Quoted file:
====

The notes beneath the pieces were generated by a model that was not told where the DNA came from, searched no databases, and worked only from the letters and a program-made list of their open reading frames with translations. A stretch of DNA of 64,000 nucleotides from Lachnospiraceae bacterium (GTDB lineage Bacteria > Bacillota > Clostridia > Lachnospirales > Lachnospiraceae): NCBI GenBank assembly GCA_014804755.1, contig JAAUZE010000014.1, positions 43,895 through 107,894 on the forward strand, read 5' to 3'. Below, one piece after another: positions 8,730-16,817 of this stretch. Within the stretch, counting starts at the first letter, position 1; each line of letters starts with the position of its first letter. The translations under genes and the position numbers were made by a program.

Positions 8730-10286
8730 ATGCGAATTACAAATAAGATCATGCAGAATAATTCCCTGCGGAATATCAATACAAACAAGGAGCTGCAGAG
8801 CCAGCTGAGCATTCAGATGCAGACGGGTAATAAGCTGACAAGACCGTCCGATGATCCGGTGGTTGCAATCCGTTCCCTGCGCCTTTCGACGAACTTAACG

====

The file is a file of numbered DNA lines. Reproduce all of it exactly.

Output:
The notes beneath the pieces were generated by a model that was not told where the DNA came from, searched no databases, and worked only from the letters and a program-made list of their open reading frames with translations. A stretch of DNA of 64,000 nucleotides from Lachnospiraceae bacterium (GTDB lineage Bacteria > Bacillota > Clostridia > Lachnospirales > Lachnospiraceae): NCBI GenBank assembly GCA_014804755.1, contig JAAUZE010000014.1, positions 43,895 through 107,894 on the forward strand, read 5' to 3'. Below, one piece after another: positions 8,730-16,817 of this stretch. Within the stretch, counting starts at the first letter, position 1; each line of letters starts with the position of its first letter. The translations under genes and the position numbers were made by a program.

Positions 8730-10286
8730 ATGCGAATTACAAATAAGATCATGCAGAATAATTCCCTGCGGAATATCAATACAAACAAGGAGCTGCAGAG
8801 CCAGCTGAGCATTCAGATGCAGACGGGTAATAAGCTGACAAGACCGTCCGATGATCCGGTGGTTGCAATCCGTTCCCTGCGCCTTTCGACGAACTTAACG